To find next month's book, scroll down to the bottom of the post.
At today's meeting we discussed our reading of Remembering Isaac by Ben Behunin. Because one of our members knows the author, she was able to ask him questions about the book (a big Thank You here to Ben, who answered these questions while on a much deserved Spring Break trip with his family). Which served as a great way for us to discuss the book.
These are the questions and his responses:
Rexburg Readers: Who do you relate to more as the author? Isaac or Jake?
Ben Behunin: I often say that Jake is who I am now and Isaac is who I hope to be when I grow up. I like to think I am becoming more like Isaac, but then I get upset and yell at my kids and want to kill someone in my ward, and I realize how far I have to go.
RR: What influenced you to create Niederbipp? Is Niederbipp a real place?
BB: Niederbipp---ahhh. the place we all want to be--a place where everybody knows your name. Niederbipp is a real town in Switzerland, not far from the town in Germany where i apprenticed after my mission. I always liked the name and used to tell my kids stories about a boy named Niederbipp. My mission president told me once when we were driving past the exit sign on the autobahn that if he were to have another son, he would name him Niederbipp.
RR: Niederbipp seems like a pretty idyllic place, why is Jake having such a hard time making up his mind?
RR: We can see how pottery has influenced your writing - How has writing influenced your pottery?
BB: Do I know an Isaac? To me, Isaac is very much a Christ figure, so yes, I suppose I do know an Isaac. In the Old testament, the sacrifice of Isaac was a type for Christ. Isaac knew what he knew because of the sacrifice he made--his will, his wife, his life--It is only after we lay upon the alter of sacrifice our offering that we are able to live the higher life. I know many people who know this from experience--who have lost or given up much in life in order to grow. We all have to sacrifice what we have for the potential of what can be--ie. marriage, children, missions, careers, etc. I am not really answering this question, but I will say that we all know people around us who know great wisdom, gentleness and love because of the sacrifices they have made in life. It seems it all begins with being willing to give up our will to a higher power. that is the hardest step, but from it comes love, wisdom, understanding, peace, happiness--all the good things is life have a cost. So, I don't know how to answer the question as stated, but I hope this is a good substitute. I might also mention that the name of my printing company that I formed when I self-published, Abendmahl Press, is a German word. Literally translated, Abendmahl means evening meal, but it also the word for sacrament in German. The wheat and the grapes are symbols of the sacrament--symbols of the greatest sacrifice the universe has ever known.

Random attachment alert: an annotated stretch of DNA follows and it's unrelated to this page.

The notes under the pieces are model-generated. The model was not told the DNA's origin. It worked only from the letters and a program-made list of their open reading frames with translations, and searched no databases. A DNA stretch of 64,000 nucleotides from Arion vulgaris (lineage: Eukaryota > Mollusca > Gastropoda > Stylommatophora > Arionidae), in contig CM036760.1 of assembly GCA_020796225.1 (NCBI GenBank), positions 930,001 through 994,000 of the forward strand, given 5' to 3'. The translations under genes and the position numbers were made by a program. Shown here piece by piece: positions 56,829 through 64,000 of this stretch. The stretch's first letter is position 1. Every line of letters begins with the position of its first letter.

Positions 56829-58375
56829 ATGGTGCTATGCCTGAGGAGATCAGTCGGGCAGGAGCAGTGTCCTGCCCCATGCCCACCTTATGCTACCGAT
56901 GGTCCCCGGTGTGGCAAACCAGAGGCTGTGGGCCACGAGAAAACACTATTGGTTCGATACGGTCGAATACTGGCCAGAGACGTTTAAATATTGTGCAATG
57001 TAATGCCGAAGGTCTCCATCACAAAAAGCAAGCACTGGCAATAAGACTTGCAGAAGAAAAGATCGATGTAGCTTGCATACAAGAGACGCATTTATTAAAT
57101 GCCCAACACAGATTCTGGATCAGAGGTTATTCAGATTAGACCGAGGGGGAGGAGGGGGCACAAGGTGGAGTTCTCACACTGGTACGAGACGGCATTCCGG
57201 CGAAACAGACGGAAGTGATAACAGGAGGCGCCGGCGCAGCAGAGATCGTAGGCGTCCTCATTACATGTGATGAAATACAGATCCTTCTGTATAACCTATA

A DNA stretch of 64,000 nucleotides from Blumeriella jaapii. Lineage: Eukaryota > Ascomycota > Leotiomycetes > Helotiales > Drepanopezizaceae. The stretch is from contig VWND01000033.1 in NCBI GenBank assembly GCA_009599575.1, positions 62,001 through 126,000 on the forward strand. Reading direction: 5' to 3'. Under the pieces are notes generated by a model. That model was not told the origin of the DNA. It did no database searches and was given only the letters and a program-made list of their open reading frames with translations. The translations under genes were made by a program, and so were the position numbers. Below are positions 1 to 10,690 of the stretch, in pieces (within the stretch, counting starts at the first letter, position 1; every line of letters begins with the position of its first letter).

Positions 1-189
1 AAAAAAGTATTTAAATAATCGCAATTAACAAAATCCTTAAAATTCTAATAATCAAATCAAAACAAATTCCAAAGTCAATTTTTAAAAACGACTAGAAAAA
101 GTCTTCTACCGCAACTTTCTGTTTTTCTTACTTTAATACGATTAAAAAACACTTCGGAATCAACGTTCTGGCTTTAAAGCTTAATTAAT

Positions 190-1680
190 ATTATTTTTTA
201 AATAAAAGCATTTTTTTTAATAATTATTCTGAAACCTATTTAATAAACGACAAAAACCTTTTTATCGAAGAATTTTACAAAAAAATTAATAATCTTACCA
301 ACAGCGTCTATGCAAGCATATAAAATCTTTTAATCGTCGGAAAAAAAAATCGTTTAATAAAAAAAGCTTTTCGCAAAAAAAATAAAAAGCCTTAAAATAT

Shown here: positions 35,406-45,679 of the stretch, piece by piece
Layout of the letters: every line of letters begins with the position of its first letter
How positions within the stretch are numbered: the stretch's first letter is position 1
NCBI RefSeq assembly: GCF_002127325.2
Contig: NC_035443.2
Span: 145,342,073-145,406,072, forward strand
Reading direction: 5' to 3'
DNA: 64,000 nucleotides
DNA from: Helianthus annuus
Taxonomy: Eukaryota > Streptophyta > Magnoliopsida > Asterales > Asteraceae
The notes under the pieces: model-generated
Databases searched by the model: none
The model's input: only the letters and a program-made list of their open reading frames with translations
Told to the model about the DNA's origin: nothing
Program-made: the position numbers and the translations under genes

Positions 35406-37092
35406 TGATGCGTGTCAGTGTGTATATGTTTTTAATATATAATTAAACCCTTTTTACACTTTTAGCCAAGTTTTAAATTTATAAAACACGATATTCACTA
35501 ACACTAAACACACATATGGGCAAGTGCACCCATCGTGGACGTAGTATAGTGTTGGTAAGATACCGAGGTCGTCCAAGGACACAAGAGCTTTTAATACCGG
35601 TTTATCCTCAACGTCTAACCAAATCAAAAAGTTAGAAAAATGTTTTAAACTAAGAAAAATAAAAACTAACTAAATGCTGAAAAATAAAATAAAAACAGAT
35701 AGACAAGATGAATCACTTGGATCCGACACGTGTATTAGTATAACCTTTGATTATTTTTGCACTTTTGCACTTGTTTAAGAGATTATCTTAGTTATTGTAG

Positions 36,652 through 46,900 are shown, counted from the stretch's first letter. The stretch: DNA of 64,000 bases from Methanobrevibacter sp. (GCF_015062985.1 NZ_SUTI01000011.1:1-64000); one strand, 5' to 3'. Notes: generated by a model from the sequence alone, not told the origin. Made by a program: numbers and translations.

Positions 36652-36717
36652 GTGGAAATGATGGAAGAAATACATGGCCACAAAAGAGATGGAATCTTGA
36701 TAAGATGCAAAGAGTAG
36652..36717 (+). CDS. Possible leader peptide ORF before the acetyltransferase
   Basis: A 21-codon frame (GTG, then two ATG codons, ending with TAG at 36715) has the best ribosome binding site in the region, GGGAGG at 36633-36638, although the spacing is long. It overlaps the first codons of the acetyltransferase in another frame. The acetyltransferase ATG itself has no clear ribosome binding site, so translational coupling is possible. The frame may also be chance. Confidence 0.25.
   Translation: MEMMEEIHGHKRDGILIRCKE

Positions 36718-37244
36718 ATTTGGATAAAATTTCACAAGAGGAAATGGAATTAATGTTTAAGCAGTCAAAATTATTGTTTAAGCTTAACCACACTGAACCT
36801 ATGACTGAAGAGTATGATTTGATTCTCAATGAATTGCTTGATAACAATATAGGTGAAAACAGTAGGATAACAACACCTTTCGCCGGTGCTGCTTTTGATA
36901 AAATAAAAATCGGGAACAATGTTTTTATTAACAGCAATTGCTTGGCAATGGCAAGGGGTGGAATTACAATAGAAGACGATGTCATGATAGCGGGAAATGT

RR: Why did you decide to self-publish? What would you tell other aspiring writers about self-publishing?
Overall we all liked the book. We generally agreed that the book made us all want to be better people and we appreciated the themes of positive values, legacy and the general sense of morality of the book. Many of us felt inspired to be more supportive of the local craftsmen around us. We found that we wanted to know more about the back stories for some of the lesser characters. The greatest disappointment for most of us was that there didn't feel like there was a big enough resolution at the end. All of the biggest questions were still left up in the air. We are looking forward to reading book 2, Discovering Isaac.
Thanks to everyone for making our daytime meeting work this time! We will go back to an evening meeting for our next event! :)
For those who wanted the roll recipe...here it is:
Lion House Rolls
2 T dry yeast (2 pkgs)
2 C warm water
1/3 C sugar
1/3 C melted butter (can substitute margarine or shortening)
2 1/2 tsp salt
2/3 C nonfat dry milk
5 - 6 C flour
Combine yeast and water in a small bowl and let sit for 5 minutes. In mixer - put sugar, shortening, salt, dry milk, 2 C flour, and egg - mix to combine. After yeast has bubbled up, pour into mixer with the rest of ingredients. Beat together until VERY smooth. Add 2 more C flour, one at a time, very slowly and beat until smooth. Start adding 1/2 C increments of flour until it reaches the right texture and is mixed in. Cover and let rise until triple in size. This could take up to 1 1/2 hours, depending on the temp where you are raising the dough.
Once dough has tripled in size remove from bowl and place on a greased, or lightly floured surface. Let dough rest 10 minutes. This will make it easier to roll out (the dough won't keep springing back on you). Roll out dough and cut or mold into desired shapes. Let rise again. Brush tops with melted butter or egg wash before putting in the over (I skip this when doing the orange glaze). Bake at 400 degrees for 10-20 minutes or until browned the way you like.
2 1/2 C powdered sugar
1/3 to 1/2 C orange juice
(you can add some lemon zest to give it an extra zip)
OK...there it is. I have two Lion House cookbooks and the roll recipes in each differ slightly, but both work equally as well - both recipes seem to be pretty forgiving too which is helpful if you are a novice baker like me! Or just use your favorite dinner roll (probably not bread though) recipe and add the glaze.
Next month's book: The Hiding Place by Corrie Ten Boom copies can be found at the Madison Library, B&N, Amazon, Half.com, etc.
Links related to Remembering Isaac:
Ben's Pottery Website
Remembering Isaac Website
This post subject to editing if there are other significant things that need to be added. :)